It struck me last night, when I was sitting on the floor of a slight friend’s house, talking to another friend when she asked me,
“So how are you doing?“
Then she looked at me straight in the eye and pointed to her own heart. I stared back, a fraction longer than my pat-reply habit usually lets me and I knew it was true as soon as I said it.
“I’m okay that it happened. I’m not yet okay with how but I’m actually glad it happened. I haven’t forgiven him but I’ve moved on.”
She nodded, understanding. And we both looked out of the window and began talking to other people, and of other things. But she stayed seated next to me till I was ready to go.
Healing happens when you’re not trying horribly hard, eyes scrunched up and begging it to stop hurting. It starts at that moment when you give up. When you realize you no longer have it in you to pretend that you’re not a mess inside and you don’t care who knows it. That’s when it starts – in that moment that looks like defeat until you’re right at it and then it feels like something quite else. Healing.
I’ve read the phrase ‘Honour your pain’ many times and never understood it. How do you honour something you don’t like, something you fear, something that you do your best to avoid? It hit me with that earlier realization. Just letting yourself think about it, not running away, not covering it up with pretense but allowing it to collapse messily all around you and rain holy hellfire on your world…that’s honouring your pain.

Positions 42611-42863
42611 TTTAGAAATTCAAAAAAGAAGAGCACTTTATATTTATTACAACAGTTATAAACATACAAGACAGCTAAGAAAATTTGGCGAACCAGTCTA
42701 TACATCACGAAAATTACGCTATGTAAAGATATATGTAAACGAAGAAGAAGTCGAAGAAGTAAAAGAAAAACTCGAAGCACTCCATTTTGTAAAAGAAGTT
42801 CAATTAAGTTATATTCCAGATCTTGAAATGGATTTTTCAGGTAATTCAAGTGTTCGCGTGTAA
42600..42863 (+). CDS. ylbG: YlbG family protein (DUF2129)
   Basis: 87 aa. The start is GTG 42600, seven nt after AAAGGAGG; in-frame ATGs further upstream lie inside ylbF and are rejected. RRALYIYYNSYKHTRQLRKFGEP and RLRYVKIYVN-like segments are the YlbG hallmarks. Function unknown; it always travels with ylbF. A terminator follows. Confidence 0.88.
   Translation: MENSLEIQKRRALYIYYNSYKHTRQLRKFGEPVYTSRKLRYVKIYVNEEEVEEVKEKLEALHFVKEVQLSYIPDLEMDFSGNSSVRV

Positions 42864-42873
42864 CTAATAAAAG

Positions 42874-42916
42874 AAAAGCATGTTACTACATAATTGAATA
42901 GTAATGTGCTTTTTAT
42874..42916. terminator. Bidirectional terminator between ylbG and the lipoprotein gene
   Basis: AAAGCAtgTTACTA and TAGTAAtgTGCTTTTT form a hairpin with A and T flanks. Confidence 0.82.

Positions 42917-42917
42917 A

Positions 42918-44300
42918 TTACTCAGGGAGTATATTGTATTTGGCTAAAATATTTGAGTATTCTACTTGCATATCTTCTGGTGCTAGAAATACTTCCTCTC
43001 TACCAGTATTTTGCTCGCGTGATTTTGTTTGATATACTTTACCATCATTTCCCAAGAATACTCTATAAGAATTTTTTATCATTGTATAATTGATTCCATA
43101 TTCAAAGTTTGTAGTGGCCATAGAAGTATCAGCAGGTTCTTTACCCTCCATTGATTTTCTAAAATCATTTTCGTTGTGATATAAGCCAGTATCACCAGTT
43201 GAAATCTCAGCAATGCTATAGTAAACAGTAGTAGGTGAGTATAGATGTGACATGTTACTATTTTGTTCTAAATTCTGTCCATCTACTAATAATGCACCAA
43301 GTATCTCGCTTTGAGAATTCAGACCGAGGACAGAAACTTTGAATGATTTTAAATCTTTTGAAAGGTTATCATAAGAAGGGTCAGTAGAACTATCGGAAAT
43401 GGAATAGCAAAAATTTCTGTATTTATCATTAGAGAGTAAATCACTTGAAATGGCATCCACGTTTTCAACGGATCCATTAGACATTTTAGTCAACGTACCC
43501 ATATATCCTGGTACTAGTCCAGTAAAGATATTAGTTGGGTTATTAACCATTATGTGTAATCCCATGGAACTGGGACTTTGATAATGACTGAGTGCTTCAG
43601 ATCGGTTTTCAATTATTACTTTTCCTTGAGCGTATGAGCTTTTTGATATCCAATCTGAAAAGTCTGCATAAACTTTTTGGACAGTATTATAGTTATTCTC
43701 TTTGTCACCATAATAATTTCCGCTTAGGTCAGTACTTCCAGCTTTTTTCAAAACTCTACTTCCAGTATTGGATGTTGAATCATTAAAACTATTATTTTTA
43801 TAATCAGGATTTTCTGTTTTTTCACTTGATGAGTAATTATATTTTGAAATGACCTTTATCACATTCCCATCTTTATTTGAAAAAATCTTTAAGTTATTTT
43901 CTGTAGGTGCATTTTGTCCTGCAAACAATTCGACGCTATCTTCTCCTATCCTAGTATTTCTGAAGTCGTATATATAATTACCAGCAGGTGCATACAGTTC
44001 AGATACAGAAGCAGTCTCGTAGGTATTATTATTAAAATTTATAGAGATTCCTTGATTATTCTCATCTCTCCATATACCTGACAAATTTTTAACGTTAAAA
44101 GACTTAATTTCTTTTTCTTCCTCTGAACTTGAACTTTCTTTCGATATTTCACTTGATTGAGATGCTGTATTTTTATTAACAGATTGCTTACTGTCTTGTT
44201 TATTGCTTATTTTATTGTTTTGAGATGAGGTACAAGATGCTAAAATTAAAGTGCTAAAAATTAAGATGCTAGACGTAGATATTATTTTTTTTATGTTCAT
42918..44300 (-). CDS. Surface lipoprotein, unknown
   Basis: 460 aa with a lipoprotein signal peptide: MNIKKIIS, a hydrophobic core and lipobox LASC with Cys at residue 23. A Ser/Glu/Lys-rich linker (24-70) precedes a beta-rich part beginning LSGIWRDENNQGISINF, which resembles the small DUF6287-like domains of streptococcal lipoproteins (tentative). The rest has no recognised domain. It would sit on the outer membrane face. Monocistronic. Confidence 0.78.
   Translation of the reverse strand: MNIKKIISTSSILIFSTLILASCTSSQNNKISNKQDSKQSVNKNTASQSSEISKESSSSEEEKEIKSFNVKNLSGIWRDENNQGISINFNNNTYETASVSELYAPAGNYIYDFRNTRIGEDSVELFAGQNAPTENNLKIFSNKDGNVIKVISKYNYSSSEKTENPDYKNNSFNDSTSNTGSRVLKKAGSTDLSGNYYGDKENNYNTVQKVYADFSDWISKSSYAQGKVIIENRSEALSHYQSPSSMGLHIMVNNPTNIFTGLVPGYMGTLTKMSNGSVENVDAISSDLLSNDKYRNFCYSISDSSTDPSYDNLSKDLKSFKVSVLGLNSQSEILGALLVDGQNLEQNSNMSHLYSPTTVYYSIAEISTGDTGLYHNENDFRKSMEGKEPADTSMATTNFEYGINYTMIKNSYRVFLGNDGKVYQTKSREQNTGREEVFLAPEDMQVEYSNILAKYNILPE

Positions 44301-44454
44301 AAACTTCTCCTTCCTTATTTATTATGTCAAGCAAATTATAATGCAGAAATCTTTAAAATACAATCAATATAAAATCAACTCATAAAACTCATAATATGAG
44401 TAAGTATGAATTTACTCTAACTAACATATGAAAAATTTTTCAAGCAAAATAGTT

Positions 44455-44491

I whined like crazy – to almost-friends and casual acquaintances, some of whom were mercifully unkind enough to tell me to get over it. I fumed and took it out on closer people whose kindness annoyed me with its overt sense of ‘I’m doing you a favour’. And finally I just got bored and decided to look for something else-a new life.
This week has been a telling one. A complete stranger asked me
“Are you single?“
I hadn’t yet figured out how I wanted to answer that one so I just told him I’d ended a relationship awhile ago, an engagement that broke. Pat came his response,
“That’s okay. Be happy it happened now and not later, after marriage.”
And then we moved on to speaking about other more comfortable things.
A couple of days later, I met an old acquaintance I hadn’t seen since I began the relationship. He asked me,
“What’s been happening with you?“
I told him about four years in a single line.
“Moved out. Wrote a book. Got engaged. Broke up. Started a new job.”
Bewildered, he followed me asking for detail, wanting to know how, why, when it happened. But mostly, I guessed he was just befuddled and mildly concerned at how okay I seemed with all of it.
I realized then, what the Landmark Forum calls a story. It’s not about stopping the creation of them. We all do it. There’s that which happens; it just does. And there’s all the meanings, all the interpretations and mind-routes we assign to it. We build stories around it and we tell it to each other and to ourselves.
I am a storyteller, a good one. Just as with the other stories I tell, I just need to start spinning my tale, watch carefully for how my audience receives it and either tie it off or weave a saga of it. It’s who I am. It heals me; it nourishes me; it makes me and curiously, it is what brings me my dignity. Not the stories but the telling of them. I get to pick which stories I tell and usually I do a good job. Where I don’t, there’s always room for rewrites.
Does that make any sense? Tell me, I’m dying to tell you more stories.